I started off as a Web Developer around Post-Uni age. It wasn't much different to as it is now. But you couldn't find long term work without knowing at-least 5 other languages.
    I never went to Uni but a lot of my friends did. I guess that is the reason why I haven't had my mind compiled in one language.

    Now I noticed the OP was thinking about learning C. I wouldn't recommend it mate. There are to many other more capable languages which have replaced it. If you want to learn a a bundle which you could use with Java I would go for JAVA/C#/PYTHON/JAVASCRIPT/HTML5. The reason for these is because you want languages which your muscle memory can remember. JAVA is similar to C#. PYTHON & JAVA-SCRIPT share some layout features for OOP. You also don't want to marginalise yourself to 1 thing. You could be making a tablet app one day and then a fully functional machinery program the next day. Being flexible is where the money is.

    If you want to be a bit of a revolutionary I would start looking into Ruby. I am amazed in how easy it is. I am some what angry though since I have spent most of my days fighting with tag blocks and any Web Devy knows what I am talking about.
    Exactly. That's a problem for us though.
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    (Original post by fa90)
    I'm currently a first year at King's studying Computer Science.

    Unfortunately (maybe fortunately?) your first year does count towards your degree. It counts roughly about 10-11% of your degree (1/9). The course is pretty intense, it's not really like other courses where you can doss in your first year and get through with scraping a pass. Unfortunately, you will have to work really hard in your first year, and make sure you attend lectures, go to all your tutorials and make sure to complete all your Lab material.

    In regards to the module Foundations of Computing (FC1). FC1 is the only maths based module in the first year and you will do that module in your first semester.

    These will be your modules next year (unless they change, which I doubt they will):

    First semester:-

    PRP - Programming Practice, Java
    FC1 - Foundations of Computing, Maths based module
    ELA - Elementary Logic with Applications, Logic module
    CS1- Computer Systems, looking at the architecture and design of Computers, like binary, MARIE, Pipelines, ISA's etc.

    Second semester:-

    PRA - Programming Applications, building GUI applications in Java and doing bit more advanced programming.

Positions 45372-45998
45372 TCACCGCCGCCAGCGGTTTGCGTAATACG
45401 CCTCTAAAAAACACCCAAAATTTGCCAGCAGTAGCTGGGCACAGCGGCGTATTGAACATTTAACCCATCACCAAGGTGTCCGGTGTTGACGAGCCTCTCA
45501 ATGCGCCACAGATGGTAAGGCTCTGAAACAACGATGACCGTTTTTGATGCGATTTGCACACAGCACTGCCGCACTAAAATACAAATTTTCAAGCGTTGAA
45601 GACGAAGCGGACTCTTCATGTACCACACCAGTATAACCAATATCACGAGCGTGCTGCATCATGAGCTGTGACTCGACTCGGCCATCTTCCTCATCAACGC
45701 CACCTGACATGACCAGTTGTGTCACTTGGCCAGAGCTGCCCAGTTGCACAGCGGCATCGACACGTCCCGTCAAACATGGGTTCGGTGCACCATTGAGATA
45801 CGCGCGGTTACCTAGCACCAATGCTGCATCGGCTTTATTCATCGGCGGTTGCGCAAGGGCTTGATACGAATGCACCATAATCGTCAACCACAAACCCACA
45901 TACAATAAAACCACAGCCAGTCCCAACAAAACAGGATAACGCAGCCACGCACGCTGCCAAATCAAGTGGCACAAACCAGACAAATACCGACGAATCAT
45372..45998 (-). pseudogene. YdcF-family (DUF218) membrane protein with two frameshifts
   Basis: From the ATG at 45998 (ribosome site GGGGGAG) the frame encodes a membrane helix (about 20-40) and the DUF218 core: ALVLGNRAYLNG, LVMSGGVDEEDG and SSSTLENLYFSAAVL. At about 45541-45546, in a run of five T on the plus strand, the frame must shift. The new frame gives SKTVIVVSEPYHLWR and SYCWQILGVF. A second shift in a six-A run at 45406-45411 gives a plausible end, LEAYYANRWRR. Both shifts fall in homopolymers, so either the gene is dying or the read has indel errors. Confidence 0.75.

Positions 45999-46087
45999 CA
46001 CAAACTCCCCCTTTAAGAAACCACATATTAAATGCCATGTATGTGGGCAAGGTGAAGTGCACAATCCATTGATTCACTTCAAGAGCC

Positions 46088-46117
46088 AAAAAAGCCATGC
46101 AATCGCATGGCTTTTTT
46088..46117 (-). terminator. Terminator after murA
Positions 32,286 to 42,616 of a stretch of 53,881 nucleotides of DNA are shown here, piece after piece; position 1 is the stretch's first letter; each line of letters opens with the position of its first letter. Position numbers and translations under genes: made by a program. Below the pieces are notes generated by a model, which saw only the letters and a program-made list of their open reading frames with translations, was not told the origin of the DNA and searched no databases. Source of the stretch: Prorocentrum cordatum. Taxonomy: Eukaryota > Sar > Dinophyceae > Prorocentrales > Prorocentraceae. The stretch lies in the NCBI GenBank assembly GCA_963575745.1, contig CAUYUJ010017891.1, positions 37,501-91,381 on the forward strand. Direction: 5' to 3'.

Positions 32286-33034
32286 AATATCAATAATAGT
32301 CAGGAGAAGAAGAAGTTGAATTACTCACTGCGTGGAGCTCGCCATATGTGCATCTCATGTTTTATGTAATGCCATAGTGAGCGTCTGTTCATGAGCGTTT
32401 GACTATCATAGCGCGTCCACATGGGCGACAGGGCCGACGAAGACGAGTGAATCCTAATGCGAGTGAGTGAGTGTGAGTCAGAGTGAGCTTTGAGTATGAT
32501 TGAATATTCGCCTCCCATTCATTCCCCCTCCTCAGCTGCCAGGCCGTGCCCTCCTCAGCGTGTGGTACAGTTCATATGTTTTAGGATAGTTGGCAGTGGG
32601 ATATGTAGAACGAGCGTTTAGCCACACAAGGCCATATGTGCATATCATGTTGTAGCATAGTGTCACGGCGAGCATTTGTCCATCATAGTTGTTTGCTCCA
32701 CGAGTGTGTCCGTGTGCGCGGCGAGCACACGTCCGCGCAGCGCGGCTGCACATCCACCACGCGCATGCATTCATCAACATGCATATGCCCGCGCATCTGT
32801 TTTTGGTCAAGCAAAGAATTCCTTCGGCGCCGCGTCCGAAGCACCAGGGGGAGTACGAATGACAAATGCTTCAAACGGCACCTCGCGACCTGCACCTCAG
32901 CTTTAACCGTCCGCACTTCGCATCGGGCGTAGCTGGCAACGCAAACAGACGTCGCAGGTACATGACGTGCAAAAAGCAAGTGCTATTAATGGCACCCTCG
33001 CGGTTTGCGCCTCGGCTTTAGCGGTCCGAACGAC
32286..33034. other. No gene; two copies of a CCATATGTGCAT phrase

PEP - Practical Experience Programming, programming module. This module could change, because the year before us had something totally different. We've had three lab assessments for this module which make up the full grade.
    AI - Artificial Intelligence
    DST - Data Structures, once again Java based module, concentrating on Data Structuring.



    I unfortunately didn't work as hard as I should have and therefore did not do that well in my January Exams!!

    The course itself is ok, though a lot of people complain on the course that they aren't enjoying it, but I think it's because they didn't expect to be doing that much programming.

    One thing I would HIGHLY recommend you to do is learn Java during your summer holidays. And make sure you do all your tutorials and most importantly all the work you get in your Lab sessions. The success behind passing the exams are doing all your tutorials and labs!! If you can ace that, you will fly through the exam!

    Another thing, a lot of people from King's go on to work at Investment Banks. Computer Science is not exactly reputable at King's, but the university itself is. I have attended many many social events (extra curricular activities) that I do outside of Uni and everyone seems to be quite impressed when they ask/find out that I go to King's. So that is indeed a bonus!

    As long as your willing to work hard and are committed you will be fine!

    Hope this helps..



    EDIT: Forgot to mention that for Year of Industry, you HAVE to get an average of 60%>(2:1) in your first year in order to be able to do a placement. They will not let you do a placement if your average is lower than 60!
    What do you think of the informatics department, are there plenty of computers and areas to work, is the building nice?

    Also have you visited Warwick or Birmingham or any others unis, if so how would you compare them to king's?
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    Im also considering doing computer science at kings. What is the timetable like? like how many hours a week etc.